The fermentation of my Black IPA kicked in about a day later than usual (I pitched a tad too high) but once it got going it was robust and active. I thank the San Diego Super Strain for that. In fact, I probably should’ve hooked up a blow-off tube since my airlock was pretty filthy with krausen. After a week of vigorous fermentation, I racked off to my secondary and prepared to dry hop for the first time in my brewing career.
The BYO recipe called for Warrior and Cascade but I chose Citra. I like their pronounced aromatic qualities and I’m hoping that the bitterness they impart will add complexity to the roasted quality I’m seeking from the malt. But foremost, I want this beer to arouse the sense of smell. I love the juxtaposition of a jet-black brew and the bright tropical fruit aromatics this hop will provide. I want a strong but not too aggressive hop characteristic to greet the drinker’s nose.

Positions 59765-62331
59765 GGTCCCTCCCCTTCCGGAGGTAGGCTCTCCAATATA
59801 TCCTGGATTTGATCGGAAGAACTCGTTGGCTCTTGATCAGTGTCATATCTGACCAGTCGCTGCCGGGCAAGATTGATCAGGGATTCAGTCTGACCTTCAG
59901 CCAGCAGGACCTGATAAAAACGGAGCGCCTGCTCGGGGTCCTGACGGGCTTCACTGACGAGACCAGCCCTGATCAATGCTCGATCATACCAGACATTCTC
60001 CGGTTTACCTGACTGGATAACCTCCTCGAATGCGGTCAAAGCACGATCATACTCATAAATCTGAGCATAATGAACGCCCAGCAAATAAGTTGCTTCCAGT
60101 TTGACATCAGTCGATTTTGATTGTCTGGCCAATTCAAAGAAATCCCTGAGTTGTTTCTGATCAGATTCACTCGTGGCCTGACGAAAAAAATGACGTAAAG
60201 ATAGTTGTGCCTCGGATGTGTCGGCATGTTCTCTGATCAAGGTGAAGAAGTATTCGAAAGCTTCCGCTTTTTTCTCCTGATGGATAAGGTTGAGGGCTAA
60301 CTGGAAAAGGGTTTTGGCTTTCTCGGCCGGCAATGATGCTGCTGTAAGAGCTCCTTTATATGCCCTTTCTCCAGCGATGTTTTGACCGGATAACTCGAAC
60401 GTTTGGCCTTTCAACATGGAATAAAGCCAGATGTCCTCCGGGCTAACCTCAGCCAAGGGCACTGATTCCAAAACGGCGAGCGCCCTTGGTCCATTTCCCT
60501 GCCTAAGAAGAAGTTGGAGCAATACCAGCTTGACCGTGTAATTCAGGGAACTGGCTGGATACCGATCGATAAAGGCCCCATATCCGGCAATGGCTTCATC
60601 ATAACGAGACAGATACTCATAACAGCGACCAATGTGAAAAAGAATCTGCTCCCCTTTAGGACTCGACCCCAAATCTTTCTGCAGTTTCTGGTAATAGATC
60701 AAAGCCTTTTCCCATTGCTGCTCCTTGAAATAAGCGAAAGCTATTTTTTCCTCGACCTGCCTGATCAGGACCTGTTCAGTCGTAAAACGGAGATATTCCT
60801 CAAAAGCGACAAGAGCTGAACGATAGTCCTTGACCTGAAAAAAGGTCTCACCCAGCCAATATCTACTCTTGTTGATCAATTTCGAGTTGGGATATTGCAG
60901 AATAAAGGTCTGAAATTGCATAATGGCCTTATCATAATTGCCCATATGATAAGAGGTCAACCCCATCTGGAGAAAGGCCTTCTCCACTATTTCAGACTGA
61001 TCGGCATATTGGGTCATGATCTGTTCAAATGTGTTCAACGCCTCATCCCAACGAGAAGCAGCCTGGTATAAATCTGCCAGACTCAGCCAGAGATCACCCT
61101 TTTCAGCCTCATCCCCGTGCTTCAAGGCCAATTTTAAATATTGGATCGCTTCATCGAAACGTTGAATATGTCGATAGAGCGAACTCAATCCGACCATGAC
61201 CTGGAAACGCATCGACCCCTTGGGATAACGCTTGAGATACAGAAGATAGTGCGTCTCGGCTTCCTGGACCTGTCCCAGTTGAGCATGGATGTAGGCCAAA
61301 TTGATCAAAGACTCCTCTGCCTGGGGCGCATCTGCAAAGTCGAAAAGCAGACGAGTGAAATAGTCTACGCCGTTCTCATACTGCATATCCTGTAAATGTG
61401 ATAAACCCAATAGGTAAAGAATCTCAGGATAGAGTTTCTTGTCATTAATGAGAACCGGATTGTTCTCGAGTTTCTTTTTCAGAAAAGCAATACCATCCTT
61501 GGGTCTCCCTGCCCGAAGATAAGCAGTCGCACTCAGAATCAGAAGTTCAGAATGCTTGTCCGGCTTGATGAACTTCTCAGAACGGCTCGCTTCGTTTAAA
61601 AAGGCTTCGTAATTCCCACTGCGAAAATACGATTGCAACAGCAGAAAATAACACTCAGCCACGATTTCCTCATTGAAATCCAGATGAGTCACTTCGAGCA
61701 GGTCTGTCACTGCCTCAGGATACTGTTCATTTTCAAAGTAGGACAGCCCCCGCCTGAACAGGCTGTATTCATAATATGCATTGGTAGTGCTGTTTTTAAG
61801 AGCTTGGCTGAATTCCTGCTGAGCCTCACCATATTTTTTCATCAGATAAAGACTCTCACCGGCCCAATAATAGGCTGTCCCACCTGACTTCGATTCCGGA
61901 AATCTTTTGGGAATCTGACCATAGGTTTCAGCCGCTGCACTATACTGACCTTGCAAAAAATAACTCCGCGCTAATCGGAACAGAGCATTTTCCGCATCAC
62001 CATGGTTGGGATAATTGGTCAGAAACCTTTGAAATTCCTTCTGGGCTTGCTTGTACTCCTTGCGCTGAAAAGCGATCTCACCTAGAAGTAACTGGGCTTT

I loaded up a muslin bag with an ounce of whole flower Citra and managed to wrestle the bag through the narrow opening of the carboy. Once inside, the dang thing, with all that air and all those dry, light, air-filled hops simply refused to sink below the surface. The mound just floated there. I gently tried to shake the carboy (I didn’t want to disturb the sediment too much) but to no avail. I failed to move the bag any further down. It wasn’t even completely wet. Great! Yet another cause for concern and a new set of questions I didn’t have answers for.
Did the hops need to sink?...